Last week, as part of a professional blog post, I shared about how the Grade 1 teachers and I are developing a plan to support the roll-out of targeted, small group instruction in the classroom. It’s not that guided reading or other small group instruction is new to any of us, but after a couple of years of COVID and pivots online, we can all get out of our regular routine. Add to this the fact that we’re all learning more about the Science of Reading, and the impact that this might have on small group reading instruction. Report cards just went home on Friday, and all of the assessment and data collected and analyzed prior to writing report cards, meant that we could easily work together to form groups and determine goals for each of these groups. At our last Reading Specialist Meeting, we started working on our Impact Stories.
These stories include setting monthly goals, and as I shared with the Grade 1 educators — and now with all of you — the roll-out of this small group instruction was one of my goals.
Talking with the five Grade 1 teachers as well as my Reading Specialist mentor, here’s what we decided to do.
- I blocked off Periods 1, 2, and 3 for four weeks. I would support two educators for the first two weeks and three educators for the second two weeks.
- Each Grade 1 educator got to choose one of these periods, where they want to run their small group time. This varied a bit, as a couple of educators decided to split two periods (instead of choosing one) to better meet the needs of their students. Rules are meant to be broken … right?! 🙂
- The initial plan is that I would help to facilitate what the rest of the class is doing while the classroom educator runs their small groups. Then I can gradually move myself away from the need to facilitate as much, and could even run a group or two of my own. This past week, the most wonderful thing happened though, as the two Grade 1 teachers realized that the routines that they had already established with their kids led to increased independence, so we could quickly start to facilitate multiple groups in the classroom. We could also flip-flop roles to see the other student learning — and the small, targeted groups — from different perspectives. Again, I’m all for a little rule breaking. 🙂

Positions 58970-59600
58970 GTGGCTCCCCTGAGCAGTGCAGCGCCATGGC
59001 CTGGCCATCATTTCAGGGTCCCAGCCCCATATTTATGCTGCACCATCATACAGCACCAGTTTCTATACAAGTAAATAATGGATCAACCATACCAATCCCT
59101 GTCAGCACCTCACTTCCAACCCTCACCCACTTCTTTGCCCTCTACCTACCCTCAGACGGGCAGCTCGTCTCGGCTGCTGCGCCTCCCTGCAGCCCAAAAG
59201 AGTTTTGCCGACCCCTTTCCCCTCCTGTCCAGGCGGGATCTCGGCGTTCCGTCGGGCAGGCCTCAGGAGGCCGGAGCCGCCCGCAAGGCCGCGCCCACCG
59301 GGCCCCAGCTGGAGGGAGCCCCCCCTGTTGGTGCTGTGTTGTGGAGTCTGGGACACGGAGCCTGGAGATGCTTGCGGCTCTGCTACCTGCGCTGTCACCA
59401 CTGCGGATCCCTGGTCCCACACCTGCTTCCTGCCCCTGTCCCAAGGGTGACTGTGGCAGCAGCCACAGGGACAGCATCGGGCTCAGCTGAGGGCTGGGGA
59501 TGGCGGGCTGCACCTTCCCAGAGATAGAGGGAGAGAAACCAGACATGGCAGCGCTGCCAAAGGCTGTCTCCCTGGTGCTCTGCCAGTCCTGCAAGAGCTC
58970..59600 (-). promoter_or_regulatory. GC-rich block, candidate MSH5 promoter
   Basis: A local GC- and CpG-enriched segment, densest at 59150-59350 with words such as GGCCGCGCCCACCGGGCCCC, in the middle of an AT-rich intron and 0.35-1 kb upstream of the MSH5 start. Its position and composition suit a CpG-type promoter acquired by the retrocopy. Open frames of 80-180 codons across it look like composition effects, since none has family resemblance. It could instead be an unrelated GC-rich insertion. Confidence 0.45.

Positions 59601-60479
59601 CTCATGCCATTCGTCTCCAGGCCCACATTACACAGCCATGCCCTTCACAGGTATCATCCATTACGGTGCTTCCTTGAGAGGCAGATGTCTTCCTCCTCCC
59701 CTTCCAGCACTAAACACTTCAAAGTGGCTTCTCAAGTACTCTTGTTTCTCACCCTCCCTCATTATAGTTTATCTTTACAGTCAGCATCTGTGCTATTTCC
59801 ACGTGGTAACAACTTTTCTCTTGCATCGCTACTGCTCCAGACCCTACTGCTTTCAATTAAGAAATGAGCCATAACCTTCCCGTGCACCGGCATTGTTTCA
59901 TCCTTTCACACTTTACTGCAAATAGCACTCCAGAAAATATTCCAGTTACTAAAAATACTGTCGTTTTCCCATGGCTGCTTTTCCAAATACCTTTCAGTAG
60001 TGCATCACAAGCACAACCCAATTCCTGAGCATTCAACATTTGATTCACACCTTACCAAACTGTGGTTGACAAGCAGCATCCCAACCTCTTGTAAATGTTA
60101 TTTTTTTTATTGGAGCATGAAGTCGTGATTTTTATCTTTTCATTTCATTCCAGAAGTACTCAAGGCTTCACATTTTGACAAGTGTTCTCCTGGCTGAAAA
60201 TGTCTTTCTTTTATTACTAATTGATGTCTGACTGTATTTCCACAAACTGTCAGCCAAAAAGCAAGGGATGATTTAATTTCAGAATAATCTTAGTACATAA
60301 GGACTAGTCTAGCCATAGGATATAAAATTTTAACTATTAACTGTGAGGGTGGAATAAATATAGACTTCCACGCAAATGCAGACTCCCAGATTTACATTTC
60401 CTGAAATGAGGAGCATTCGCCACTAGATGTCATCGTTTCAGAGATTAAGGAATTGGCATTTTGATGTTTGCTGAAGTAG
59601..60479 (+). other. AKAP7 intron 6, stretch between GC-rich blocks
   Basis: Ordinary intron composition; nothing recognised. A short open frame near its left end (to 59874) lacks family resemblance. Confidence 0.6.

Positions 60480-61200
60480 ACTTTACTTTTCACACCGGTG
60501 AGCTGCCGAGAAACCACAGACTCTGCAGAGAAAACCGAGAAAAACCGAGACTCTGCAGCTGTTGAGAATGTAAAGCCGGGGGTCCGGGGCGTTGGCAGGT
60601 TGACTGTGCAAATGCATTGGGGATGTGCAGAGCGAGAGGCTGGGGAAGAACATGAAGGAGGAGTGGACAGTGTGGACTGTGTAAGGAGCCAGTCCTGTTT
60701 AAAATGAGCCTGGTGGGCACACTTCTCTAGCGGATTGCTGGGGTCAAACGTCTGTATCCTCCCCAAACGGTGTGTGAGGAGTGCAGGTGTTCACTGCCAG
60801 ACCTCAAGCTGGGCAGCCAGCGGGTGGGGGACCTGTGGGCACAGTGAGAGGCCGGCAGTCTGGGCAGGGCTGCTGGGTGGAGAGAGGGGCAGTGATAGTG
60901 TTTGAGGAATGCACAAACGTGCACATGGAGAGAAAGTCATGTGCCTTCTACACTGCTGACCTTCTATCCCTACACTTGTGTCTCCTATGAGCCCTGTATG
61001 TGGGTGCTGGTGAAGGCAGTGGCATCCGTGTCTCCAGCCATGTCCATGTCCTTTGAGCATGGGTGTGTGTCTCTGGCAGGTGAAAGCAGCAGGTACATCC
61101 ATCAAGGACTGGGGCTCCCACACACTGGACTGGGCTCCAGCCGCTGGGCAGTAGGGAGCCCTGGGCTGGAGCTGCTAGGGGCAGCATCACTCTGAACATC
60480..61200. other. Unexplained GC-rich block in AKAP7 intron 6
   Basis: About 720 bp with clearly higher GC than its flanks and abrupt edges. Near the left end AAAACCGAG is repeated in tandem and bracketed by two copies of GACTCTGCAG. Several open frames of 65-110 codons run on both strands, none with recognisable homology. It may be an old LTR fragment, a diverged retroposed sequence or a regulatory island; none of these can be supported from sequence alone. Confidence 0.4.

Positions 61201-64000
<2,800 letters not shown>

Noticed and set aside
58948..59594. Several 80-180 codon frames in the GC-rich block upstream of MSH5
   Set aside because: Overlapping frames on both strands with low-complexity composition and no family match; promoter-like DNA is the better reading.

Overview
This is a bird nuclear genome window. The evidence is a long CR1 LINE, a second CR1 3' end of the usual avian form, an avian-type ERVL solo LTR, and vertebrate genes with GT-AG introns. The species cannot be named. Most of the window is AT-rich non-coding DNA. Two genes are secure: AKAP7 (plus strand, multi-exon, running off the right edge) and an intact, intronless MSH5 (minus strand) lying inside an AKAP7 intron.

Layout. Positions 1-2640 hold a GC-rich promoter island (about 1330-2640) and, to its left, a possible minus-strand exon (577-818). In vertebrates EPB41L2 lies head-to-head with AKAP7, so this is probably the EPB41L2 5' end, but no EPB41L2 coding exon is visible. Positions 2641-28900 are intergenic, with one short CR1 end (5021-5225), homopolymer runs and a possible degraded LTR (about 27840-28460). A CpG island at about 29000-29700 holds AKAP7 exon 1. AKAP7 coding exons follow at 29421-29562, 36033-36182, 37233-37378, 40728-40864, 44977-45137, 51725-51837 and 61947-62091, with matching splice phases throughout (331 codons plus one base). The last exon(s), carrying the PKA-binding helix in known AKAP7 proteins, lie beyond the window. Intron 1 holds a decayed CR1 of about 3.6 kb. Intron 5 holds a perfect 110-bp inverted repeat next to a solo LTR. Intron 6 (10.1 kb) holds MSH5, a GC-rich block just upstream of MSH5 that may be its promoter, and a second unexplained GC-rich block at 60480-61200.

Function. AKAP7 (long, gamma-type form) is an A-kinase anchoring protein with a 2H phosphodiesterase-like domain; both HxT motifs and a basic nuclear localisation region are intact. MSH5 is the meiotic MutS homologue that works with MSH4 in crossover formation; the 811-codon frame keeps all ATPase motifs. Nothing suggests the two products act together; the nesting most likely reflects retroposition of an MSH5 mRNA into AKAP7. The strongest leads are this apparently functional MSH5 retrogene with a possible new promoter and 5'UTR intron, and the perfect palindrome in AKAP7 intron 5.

As I continue to reflect on this small group time and my Impact Story, I realized that maybe the biggest impact of all comes from a little flip-flopping. In both Grade 1 classes, the educators and I change groups every day … or every couple of days. This forces us to reflect and plan together. It also allows us to share our observations with each other. While many times our observations are similar, sometimes they are slightly different, and this new perspective can help with determining where to go next. My tweets tell a story of this learning and reflecting throughout the week.
Looking back on this week, I keep thinking about Jonathan So‘s blog post that Doug Peterson shared on his blog yesterday. Here’s the comment that I left on Jonathan’s post.
As a Reading Specialist, I have the power to set my own schedule. I could have arranged to take these small groups each day or even pull students together from multiple classrooms to maximize some targeted instruction. Maybe this would make things easier at times, as I can be more flexible with my schedule and I don’t have to worry as much about what everyone else in the classroom is doing. I could just focus on the kids in the groups. But then the power, the teaching, and the learning all rests in my hands. I love how the Grade 1 educators and I have planned, problem solved, and taught together. This has strengthened our relationships, while ultimately, benefitting kids. I know not every school and every grade has a Reading Specialist to support them, but I wonder if there are different ways that educators might connect, co-teach, and co-problem solve. When I was working with Paula back in kindergarten, this teaming meant everything to me. Now the team has grown and the focus has shifted a bit, but the benefits of these connections are just as strong. Thinking again about my Impact Story, impact might come with power, but it also comes with sharing the power. How do you do this? What have you learned as a result? This week’s move to small group instruction is a piece of my story, but I would also love to hear yours.